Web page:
April 2006, about negotiations between America and Japan on relocating Marines from Okinawa.

May 2006, about a press conference on the plan.

June 2006, about defense in depth in the Pacific.

January 2009, about the potential of Guam to be a staging base to deploy power west.

April 2012, about spreading the Marines out.

December 2013, about providing alternate runways for Guam assets given growing Chinese missile threats.

April 2014, about reducing the Guam deployment in favor of Australia and Hawaii.

December 2015, about how Guam can be struck by Chinese forces.

America started this project in reaction to China's growing threat to bases on Okinawa.

Yet this move to Guam is taking so long that by the time Marines are deployed on Guam in strength, China's extending reach will threaten Marines on Guam:

The [DF-26] missile is believed to have a range of up to 4,000 kilometers (2,500 miles), leaving vulnerable the crucial U.S. military installations on the island of Guam, along with other bases in the region.

But hey, at least Hawaii is so far east that it could never be hit! Right?

That's not something we'd possibly risk again.

Linked

American B-52Hs operating from Guam are operating near the South China Sea where Chinese forces are exercising near Taiwan. So many pretend targets to practice on.

The Chinese noted the American activity:

U.S. Air Force B-52 bombers have carried out training in the vicinity of the South China Sea and the southern Japanese island of Okinawa, the Air Force said on Friday, in what a Chinese newspaper linked to China's drills near Taiwan.

I don't know if the Chinese fleet is taking part in those drills. But if they are, the American bomber exercises would have a more realistic training opportunity with a lot of Chinese warships to practice on.

And if Chinese ships aren't involved, exercising with Chinese aircraft in the air is a good defensive exercise for protecting the bombers at their launch points.

The B-52H has anti-ship capabilities.

Friday, April 27, 2018

The Hermit Outcome

I honestly don't know how to judge the prospects of achieving peace on the Korean peninsula:

The leaders of North and South Korea agreed on Friday to work to remove all nuclear weapons from the Korean Peninsula and, within the year, pursue talks with the United States to declare an official end to the Korean War, which ravaged the peninsula from 1950 to 1953.

At a historic summit meeting, the first time a North Korean leader had ever set foot in the South, the leaders vowed to negotiate a treaty to replace a truce that has kept an uneasy peace on the divided Korean Peninsula for more than six decades, while ridding it of nuclear weapons. A peace treaty has been one of the incentives North Korea has demanded in return for dismantling its nuclear program.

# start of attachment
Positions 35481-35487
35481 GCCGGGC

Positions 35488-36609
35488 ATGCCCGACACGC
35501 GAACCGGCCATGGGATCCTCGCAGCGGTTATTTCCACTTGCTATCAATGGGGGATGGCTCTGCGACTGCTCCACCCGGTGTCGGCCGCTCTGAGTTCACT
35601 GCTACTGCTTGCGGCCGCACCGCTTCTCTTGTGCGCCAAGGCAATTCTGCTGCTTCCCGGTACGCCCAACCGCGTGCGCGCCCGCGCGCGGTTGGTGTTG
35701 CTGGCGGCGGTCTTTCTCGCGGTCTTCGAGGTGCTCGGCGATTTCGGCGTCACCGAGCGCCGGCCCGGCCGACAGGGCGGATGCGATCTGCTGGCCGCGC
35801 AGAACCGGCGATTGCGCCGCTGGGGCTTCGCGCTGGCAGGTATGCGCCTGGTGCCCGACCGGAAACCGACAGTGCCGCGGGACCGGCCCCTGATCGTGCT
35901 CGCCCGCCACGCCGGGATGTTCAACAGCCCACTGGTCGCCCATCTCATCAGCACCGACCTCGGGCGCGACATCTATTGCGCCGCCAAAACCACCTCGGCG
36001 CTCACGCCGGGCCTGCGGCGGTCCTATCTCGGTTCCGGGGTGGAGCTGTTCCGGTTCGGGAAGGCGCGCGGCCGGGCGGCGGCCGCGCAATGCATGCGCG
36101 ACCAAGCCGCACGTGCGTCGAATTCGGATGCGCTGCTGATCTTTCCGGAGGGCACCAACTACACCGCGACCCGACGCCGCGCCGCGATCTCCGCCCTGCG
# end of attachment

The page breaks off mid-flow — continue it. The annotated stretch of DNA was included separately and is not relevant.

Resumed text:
In the past, North Korea seemed determined to get nuclear weapons in order to survive. So talks seemed pointless given that North Korea would pocket any concessions and continue on their merry way toward nukes.

I didn't think the Clinton administration's deal would work, and it didn't.

I worried that the Bush 43 administration would agree to a deal just to have a deal no matter how bad, especially with all the attacks over the Iraq War.

And I was relieved that Obama didn't even bother to try to talk to North Korea, hoping that a strategy of hoping for regime collapse before they got nukes ("strategic patience") would work.

It didn't work. But I don't blame Obama for the first 6 years of that attempt. Clearly he should have changed course given how close North Korea got in the last two years of his administration. But that's another matter.

I'm worried that a dovish South Korean President Moon Jae-in might take any deal. But I'm not worried Trump will take any deal to have a deal.

And I do think the Chinese appreciate that while it is nice to have a North Korean ally rattling South Korea, Japan, and America by pursuing nuclear weapons; it is actually bad to have a North Korean ally who possesses nuclear weapons.

That's a major change in the environment.

And maybe Kim Jong-un realizes that the absence of an American attack on North Korea since the end of the Korean War--and especially since the end of the Cold War which lost North Korea Soviet support--means that if America hasn't attacked given North Korea's decrepit armed forces, we never will.

It's possible we will have a good deal out of all this. And it is possible that Lu-ci will pull the football away one last time to get sanctions eased or lifted to make the final dash to nuclear weapons status.

Would it be too much to hope that a deal involves North Korea revealing everything they've shared with Iran?

Have a super sparkly day?

UPDATE: Stratfor thinks it is possible North Korea would de-nuclearize. But North Korea would want more than just the lifting of sanctions to do so.

Bonus material: I'd long denied, as anti-war people often claimed, that the 2003 Iraq War taught thug rulers that they need nukes to deter America. I argued that given that we tolerate lots of thug rulers, the Iraq War proved that thug rulers pursuing WMD attract our attention (without going into the non-WMD reasons for the war, of course).